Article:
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Back to the future

Shahar speculates that her material, lithoplast, will be precious in future, even if only for nostalgic value

Textured treasure

Discarded products like plastic bits that can no longer be recycled, by-products from the coal mining and stone masonry industries, fuse together to form a natural man-made material

Malleable marvel

Lithoplast is malleable and can be pressed into shapes by hand, giving it a lot of potential for use in arts and crafts

Wonders from waste

Plastic and other forms of waste are the raw materials that, on the application of heat and pressure, turn into lithoplast

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Lab 28 Mar 2019

Plastics 2.0: Shahar Livne creates a clay-like material from plastic waste

Design Academy Eindhoven graduate Shahar Livne created a clay-like lithoplast using discarded plastic that she thinks would be mined in future. Showcasing the material at this year’s Copper Hewitt Design Triennale themed “Nature”, she not only highlights the aesthetic value in toxic waste, but also offers alternative perspectives when thinking about plastics.

This year, Cooper Hewitt, Smithsonian Design Museum and Cube design museum in Kerkrade, Netherlands, will co-organize the exhibition ‘Nature—Cooper Hewitt Design Triennial’. It will feature innovative projects that highlight how designers, engineers, environmentalists, scientists, and other allied fields, are coming together to address environmental and humanitarian issues creatively. The exhibition will feature projects across seven categories – Understand, Simulate, Salvage, Facilitate, Augment, Remediate, and Nurture. For us, one of the highlights of the Salvage category is Shahar Livne’s Metamorphism vessel series.

Back to the future

Shahar speculates that her material, lithoplast, will be precious in future, even if only for nostalgic value

New material from an old problem

Of course, plastic waste is a huge problem and is slowly choking out our planet. But what if we decided to accept our plastic-infested reality, and that this long-lasting waste is not really going away, how differently would we think about it? What would nature do with plastic waste, if left untreated? This is the starting point of Shahar Livne’s clay-like new material which she speculates will become a treasure for the future generations, a resource that they will perhaps even mine.

Textured treasure

Discarded products like plastic bits that can no longer be recycled, by-products from the coal mining and stone masonry industries, fuse together to form a natural man-made material

What if we accept our plastic-infested reality, and that this long-lasting waste is not really going away, how differently would we think about it?

Borrowing processes from nature

To create this material, she began by digging up waste plastic from beaches in the Netherlands and Israel. She layered this plastic with other discarded materials namely minestone and marble dust – by-products from the coal mining and stone masonry industries that are usually discarded.

Then, mimicking natural geological process called metamorphism, she applied heat and pressure to this mixture, altering the composition of the existing materials, and changing its texture, just as it actually happens in nature but over a long period of time.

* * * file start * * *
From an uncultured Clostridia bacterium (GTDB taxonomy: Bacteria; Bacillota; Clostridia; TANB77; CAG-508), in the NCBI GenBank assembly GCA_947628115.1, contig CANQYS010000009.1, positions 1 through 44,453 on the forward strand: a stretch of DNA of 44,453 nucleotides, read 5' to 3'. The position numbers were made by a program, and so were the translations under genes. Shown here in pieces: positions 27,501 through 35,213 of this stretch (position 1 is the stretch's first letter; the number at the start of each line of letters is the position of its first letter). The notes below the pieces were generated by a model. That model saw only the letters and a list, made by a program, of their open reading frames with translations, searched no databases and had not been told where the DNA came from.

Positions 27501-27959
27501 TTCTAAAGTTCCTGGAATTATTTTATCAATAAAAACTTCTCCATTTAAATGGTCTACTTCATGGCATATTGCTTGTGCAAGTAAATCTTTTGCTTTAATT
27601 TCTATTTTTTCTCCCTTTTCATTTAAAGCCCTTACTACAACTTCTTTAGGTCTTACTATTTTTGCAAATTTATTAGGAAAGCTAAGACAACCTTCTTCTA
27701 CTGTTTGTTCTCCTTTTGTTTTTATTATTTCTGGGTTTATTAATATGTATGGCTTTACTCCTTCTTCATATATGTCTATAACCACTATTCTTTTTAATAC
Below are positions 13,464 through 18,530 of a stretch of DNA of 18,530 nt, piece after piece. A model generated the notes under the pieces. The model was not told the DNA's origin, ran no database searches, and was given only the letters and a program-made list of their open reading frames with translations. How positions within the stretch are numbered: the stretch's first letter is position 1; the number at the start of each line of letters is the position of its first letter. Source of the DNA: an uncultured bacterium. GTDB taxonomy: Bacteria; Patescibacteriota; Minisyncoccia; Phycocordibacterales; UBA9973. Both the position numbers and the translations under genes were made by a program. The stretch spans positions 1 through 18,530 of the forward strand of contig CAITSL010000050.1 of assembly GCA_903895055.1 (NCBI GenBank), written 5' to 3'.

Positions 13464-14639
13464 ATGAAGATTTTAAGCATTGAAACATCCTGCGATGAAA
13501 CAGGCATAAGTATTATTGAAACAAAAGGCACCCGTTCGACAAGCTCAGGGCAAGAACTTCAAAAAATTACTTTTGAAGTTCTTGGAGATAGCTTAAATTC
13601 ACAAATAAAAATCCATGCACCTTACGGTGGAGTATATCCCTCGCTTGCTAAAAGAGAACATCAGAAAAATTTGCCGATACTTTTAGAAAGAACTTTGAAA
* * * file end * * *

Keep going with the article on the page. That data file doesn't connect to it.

Malleable marvel

Lithoplast is malleable and can be pressed into shapes by hand, giving it a lot of potential for use in arts and crafts

The resulting material is a malleable, clay-like material that can be pressed into any shape by hand. Using a water jet, she polished its rocky, uneven surface, perhaps akin to how a river creates smooth stones, but over time.

Scientists exploring how human activity impacts the earth’s geology too have observed this phenomenon, calling it a new geological era called the Anthropocene.

In essence, Shahar is simply speeding up the otherwise slow natural processes. Her clay-like material could become a naturally occurring substance in future; in some places, the process has already begun. In some ways, this is an amazing indicator of our planet’s resilience, its ability to adapt, and assimilate waste. Scientists exploring how human activity impacts the earth’s geology too have observed this phenomenon, calling it a new geological era called the Anthropocene.

Wonders from waste

Plastic and other forms of waste are the raw materials that, on the application of heat and pressure, turn into lithoplast

Looking for perspectives

By creating sculptural objects from this lithoplast material for the Triennale, she raises many questions. What is a natural substance? What constitutes as a man-made one? She also challenges the general perception of plastic being a cheap material, and therefore being okay to be wasted.

This attribution of an arts and crafts-related identity thereby adds value to the material.

She also helps us find beauty in something that comes from our most toxic waste, calling for a shift in the way we think of plastics. Looking at it from Shahar’s perspective then, is plastic really all bad? Can nothing good come out of this all-pervading material? And isn’t the way we look at our plastic waste – from the lens of a ‘good or bad’ binary – restrictive?

By fast-forwarding a natural process to give us a sneak peek of what plastics would transform into in future, Shahar gives us a lot to think about in terms of our current unmindful use of the material!

Find out more about Shahar and her research on her website here.